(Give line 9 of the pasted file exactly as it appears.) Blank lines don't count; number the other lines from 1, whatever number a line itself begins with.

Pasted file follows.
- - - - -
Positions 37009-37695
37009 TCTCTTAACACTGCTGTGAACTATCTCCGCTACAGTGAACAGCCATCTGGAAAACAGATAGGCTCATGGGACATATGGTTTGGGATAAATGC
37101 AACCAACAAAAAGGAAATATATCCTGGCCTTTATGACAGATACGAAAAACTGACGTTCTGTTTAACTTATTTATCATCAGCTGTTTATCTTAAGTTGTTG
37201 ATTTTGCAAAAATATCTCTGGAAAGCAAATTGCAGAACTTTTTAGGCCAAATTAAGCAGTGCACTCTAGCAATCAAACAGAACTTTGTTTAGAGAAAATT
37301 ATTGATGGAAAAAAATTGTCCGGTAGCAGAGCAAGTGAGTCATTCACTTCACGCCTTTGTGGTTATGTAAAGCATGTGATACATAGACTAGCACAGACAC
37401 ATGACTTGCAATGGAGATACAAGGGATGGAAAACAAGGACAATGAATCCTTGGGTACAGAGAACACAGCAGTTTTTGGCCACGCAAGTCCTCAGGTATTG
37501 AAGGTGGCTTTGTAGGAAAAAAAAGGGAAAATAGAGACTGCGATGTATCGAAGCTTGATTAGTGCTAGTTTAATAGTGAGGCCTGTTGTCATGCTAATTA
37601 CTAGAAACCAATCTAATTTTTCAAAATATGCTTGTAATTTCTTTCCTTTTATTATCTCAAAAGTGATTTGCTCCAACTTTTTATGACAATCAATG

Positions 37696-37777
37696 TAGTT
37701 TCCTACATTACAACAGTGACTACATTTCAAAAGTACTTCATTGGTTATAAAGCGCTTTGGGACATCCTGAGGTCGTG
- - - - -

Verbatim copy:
Positions 37696-37777